Around 85 high school students from Lethbridge and surrounding area got the chance to be scientists for a day, conducting a series of experiments in science labs at the University of Lethbridge.
As part of Let’s DO Science Day on April 30, students did math puzzles, built a helmet for a marshmallow in kinesiology, mapped the location of rods and cones in their eyes in neuroscience, purified fluorescent protein in biochemistry, tested the levels of antioxidants in drinks such as soda and green tea in chemistry, used lasers in the physics lab, and tested the effects of temperature and pH on an enzyme’s ability to function in biology
Let’s DO Science Day is organized by science graduate and undergraduate students at the U of L who volunteer with the national Let’s Talk Science Outreach program. The students, along with faculty volunteers, organize activities that expose students to state-of-the-art scientific programs and procedures and give them a taste of what it’s like to be a science student at the university level.
“Our volunteers in all the science departments spend a lot of time thinking of fun activities. I don’t think people would come if it wasn’t fun,” said Luc Roberts, one of the organizers of Let’s DO Science Day. “We have a lot of people who come year after year so it seems to be something they enjoy doing. It being fun and educational is the big factor.”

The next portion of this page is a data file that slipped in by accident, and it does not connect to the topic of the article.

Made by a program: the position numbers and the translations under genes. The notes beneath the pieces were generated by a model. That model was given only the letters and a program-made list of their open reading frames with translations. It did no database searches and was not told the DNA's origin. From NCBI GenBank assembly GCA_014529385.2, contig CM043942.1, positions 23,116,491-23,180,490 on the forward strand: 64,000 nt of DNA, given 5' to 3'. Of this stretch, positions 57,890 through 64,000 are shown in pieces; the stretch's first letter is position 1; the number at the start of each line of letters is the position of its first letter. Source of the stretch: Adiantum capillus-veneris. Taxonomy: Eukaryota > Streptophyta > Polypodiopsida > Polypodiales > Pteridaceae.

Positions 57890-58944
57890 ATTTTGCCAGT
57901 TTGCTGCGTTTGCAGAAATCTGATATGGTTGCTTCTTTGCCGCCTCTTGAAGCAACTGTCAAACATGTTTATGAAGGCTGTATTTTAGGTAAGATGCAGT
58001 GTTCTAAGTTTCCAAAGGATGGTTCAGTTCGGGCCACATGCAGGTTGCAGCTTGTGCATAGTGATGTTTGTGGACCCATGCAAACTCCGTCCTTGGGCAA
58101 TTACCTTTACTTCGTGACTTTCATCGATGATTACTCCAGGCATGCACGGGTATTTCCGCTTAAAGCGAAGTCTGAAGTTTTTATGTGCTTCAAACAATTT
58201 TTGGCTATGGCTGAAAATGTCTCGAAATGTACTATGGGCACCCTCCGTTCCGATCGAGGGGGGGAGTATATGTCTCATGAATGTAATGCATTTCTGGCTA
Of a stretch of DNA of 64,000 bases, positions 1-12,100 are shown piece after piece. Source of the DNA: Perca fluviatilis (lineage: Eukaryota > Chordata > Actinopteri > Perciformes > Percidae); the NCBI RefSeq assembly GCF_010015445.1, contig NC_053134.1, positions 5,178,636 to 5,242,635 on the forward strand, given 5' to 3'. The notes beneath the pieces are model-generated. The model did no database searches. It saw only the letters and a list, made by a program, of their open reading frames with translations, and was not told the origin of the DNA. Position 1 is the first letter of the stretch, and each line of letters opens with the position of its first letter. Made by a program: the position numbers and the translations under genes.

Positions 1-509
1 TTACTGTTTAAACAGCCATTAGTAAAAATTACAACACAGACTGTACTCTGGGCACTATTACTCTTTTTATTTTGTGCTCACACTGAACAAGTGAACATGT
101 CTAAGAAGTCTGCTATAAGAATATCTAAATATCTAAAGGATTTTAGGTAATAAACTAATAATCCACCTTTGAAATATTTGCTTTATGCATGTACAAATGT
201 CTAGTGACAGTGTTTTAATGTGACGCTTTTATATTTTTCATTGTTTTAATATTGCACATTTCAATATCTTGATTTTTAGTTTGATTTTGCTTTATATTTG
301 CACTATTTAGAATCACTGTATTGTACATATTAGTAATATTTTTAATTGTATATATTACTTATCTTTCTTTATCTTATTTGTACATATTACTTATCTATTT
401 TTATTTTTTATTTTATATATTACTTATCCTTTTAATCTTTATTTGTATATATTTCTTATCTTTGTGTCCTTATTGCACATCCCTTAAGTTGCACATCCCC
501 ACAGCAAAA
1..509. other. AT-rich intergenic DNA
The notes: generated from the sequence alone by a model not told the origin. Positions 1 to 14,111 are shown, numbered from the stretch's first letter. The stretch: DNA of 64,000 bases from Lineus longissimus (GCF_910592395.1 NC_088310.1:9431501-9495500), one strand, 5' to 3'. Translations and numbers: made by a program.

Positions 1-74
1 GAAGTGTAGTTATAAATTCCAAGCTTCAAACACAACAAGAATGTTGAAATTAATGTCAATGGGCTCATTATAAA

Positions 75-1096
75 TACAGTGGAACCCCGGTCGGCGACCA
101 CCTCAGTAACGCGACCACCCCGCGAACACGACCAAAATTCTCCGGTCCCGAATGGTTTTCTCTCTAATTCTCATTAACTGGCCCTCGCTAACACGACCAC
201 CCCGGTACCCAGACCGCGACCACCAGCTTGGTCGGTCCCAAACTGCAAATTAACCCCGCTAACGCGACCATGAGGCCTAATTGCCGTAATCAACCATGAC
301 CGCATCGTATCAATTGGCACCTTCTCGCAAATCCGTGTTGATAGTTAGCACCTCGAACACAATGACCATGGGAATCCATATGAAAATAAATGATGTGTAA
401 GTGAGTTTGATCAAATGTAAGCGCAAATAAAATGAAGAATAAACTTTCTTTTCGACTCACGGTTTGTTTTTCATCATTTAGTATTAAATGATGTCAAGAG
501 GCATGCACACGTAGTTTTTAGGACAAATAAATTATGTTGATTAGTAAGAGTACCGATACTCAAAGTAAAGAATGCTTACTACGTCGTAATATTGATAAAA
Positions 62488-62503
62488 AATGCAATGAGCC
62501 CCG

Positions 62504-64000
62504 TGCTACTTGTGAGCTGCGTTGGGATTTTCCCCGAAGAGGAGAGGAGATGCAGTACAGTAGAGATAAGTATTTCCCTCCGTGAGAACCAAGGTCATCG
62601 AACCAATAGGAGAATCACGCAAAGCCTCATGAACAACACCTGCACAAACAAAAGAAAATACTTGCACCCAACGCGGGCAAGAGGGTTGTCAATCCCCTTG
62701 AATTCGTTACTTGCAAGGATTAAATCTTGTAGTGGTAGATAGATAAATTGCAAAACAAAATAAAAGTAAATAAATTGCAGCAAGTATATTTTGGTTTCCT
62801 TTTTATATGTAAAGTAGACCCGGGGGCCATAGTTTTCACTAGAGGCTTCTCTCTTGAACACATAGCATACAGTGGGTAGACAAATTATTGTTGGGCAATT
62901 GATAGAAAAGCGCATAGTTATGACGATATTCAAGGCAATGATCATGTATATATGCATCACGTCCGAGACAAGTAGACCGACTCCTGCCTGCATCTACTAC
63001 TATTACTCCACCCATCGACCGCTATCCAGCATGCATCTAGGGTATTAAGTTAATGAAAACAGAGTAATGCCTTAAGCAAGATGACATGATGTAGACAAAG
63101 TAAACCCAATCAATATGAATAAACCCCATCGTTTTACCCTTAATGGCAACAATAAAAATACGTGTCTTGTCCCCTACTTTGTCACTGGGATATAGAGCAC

Volunteers start planning the event a couple of months in advance.
They focus on creating activities that will engage the students and get them thinking about pursuing a career in the sciences.
“It’s one thing to go to high schools and talk about opportunities in science and another to do hands-on activities and science experiments,” Roberts says. “Let’s DO Science gives them an idea of what it’s like to be in a university lab and use equipment they might not have access to in their high school.”
Following their experiments, the students were awarded prizes for their achievements and participation. The day wrapped up with a presentation by Dr. Bryan Kolb, a renowned U of L neuroscientist.
“It’s nice to break down that barrier between science and the rest of society and get them excited about science,” Roberts says. “How do they know they would like science unless they tried it?”